The best Front-End Frameworks You Should Use for Your Designs
As you can see, here at Learning-HTML we like to give you the best tools to learn and start making your own websites through HTML and CSS. So why don’t make websites with a already made CSS Framework? This will save you a lot of time and effort!
CSS Frameworks, as I say above, will save you a lot of time because will help you rapidly develop websites eliminating the need to write basic CSS styles yourself, also all this CSS Frameworks I provide come with a responsive layout helping you to quickly develop mobile-specific websites.
All of these CSS Frameworks are choose by us and we think are the best for creating new websites. Let’s take a look!
The hugely popular Bootstrap, now in its second version, is a front-end toolkit for rapidly developing web applications. It is a collection of CSS and HTML conventions that uses some of the latest techniques that gives you stylish typography, forms, buttons, tables, grids, navigation and everything else you need in a lightweight (only 6k with gzip) framework.
Bootstrap doesn’t include responsive features by default. You can turn on the responsive CSS by including the proper meta tag and the additional stylesheet within the
<head> of your document:
<meta name="viewport" content="width=device-width, initial-scale=1.0">
<link href="assets/css/bootstrap-responsive.css" rel="stylesheet">
With Foundation you can quickly prototype and build sites or apps that work on any kind of device, with tons of included layout constructs (like a full responsive grid), elements and best practices.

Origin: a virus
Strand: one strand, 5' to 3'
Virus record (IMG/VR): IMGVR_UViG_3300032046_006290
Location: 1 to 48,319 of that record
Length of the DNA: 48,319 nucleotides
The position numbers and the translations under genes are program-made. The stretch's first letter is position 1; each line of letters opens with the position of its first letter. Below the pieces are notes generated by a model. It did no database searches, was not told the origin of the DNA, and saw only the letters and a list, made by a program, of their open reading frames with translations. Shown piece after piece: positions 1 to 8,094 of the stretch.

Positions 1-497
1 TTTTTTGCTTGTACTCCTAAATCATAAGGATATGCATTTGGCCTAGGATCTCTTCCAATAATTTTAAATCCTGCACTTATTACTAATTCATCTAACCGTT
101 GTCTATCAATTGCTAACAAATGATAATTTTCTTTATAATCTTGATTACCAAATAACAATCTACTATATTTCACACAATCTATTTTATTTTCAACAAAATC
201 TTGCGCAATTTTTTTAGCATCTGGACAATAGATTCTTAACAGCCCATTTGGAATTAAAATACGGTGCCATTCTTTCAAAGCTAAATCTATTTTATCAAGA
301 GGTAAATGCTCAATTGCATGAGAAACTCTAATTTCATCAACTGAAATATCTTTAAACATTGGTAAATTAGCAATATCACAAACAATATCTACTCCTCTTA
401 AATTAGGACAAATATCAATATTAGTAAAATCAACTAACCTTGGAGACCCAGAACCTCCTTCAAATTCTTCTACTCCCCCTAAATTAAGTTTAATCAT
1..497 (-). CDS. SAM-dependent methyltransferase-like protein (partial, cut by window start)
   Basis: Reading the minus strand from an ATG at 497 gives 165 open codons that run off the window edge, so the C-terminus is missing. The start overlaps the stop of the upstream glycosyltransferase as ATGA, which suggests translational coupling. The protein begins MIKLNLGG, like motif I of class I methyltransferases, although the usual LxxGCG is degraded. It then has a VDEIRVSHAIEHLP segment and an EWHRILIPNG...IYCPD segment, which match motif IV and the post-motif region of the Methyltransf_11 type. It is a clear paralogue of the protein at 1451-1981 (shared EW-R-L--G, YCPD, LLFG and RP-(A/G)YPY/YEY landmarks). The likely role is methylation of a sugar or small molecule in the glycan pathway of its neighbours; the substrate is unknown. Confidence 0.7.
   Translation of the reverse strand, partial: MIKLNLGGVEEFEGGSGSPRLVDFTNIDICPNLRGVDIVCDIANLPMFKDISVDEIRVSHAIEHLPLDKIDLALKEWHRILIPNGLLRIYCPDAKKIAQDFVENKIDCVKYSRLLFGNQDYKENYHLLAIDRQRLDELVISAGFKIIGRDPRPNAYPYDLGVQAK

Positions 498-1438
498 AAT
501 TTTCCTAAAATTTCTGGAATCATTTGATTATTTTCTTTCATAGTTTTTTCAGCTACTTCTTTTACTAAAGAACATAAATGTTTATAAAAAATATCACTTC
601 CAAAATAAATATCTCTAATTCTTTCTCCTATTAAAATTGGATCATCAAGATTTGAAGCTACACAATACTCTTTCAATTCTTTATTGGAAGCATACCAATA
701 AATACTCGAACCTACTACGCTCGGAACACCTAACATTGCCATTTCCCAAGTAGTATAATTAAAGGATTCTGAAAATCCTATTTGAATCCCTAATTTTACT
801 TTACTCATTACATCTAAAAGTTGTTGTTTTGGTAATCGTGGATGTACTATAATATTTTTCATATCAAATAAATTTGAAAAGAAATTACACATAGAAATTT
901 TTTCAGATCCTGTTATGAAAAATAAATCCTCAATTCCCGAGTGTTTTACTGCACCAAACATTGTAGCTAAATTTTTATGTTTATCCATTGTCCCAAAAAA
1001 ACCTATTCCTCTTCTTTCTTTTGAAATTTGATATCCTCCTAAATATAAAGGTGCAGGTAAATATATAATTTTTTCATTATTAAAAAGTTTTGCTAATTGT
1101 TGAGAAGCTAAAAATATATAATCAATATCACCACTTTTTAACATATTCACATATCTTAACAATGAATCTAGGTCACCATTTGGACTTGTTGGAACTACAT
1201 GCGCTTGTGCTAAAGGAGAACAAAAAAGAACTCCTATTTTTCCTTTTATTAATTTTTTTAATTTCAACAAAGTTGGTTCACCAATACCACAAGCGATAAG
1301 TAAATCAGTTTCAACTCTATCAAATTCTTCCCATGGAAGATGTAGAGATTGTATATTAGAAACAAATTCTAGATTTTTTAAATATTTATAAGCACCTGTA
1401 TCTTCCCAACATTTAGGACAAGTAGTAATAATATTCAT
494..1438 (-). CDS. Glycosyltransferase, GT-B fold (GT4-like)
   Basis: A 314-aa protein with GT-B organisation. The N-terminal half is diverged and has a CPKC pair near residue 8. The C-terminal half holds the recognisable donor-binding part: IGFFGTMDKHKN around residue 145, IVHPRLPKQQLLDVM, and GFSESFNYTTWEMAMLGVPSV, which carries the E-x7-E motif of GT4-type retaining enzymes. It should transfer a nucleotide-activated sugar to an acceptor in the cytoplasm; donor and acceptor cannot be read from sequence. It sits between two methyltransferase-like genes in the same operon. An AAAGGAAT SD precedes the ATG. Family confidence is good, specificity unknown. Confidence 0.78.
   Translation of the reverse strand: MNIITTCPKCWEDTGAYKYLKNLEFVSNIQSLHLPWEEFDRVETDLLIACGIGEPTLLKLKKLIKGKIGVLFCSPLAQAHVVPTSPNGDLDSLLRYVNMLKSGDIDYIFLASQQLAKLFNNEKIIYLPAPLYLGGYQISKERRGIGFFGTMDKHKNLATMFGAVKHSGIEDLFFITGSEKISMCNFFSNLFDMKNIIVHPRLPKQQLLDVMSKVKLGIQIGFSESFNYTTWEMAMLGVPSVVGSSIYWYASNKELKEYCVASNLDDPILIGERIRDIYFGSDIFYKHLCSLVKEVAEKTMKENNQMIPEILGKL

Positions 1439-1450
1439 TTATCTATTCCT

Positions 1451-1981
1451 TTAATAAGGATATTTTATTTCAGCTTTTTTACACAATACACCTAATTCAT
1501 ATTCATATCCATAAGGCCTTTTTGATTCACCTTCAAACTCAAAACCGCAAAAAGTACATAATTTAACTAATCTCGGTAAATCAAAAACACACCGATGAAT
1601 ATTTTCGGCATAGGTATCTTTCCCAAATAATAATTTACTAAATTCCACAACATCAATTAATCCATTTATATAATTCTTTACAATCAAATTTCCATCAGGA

The latest version (3) of Foundation has been built with Sass allowing you to quickly develop Foundation itself – and gives you new tools to quickly customize and build on top of Foundation. The developers have added new elements, new options, and tons of streamlining to make this the fastest way to prototype responsively.
Yes, as their taglines states, Foundation is quite possibly the most advanced responsive front-end framework in the world.
320 and Up prevents mobile devices from downloading desktop assets by using a tiny screen’s stylesheet as its starting point. It starts with a tiny screen stylesheet that contains only reset, colour and typography styles. Media Queries then load assets and layout styles progressively and only as they’re needed.
Skeleton is a small collection of CSS & JS files that has a lightweight 960 grid as its base that seemlessly scales down to downsized browser windows, tablets, mobile phones (in both landscape and portrait).
The 1140px CSS Grid has been designed to fit perfectly with a 1280px screen, becoming fluid for smaller screens, beyond a certain point it uses media queries to serve up a mobile version.
The actual grid consists of twelve columns, evenly divided by either two, three, four or six. It works with all major browsers, with the exception of IE6, which does not support max-width (it will span the full width of the browser).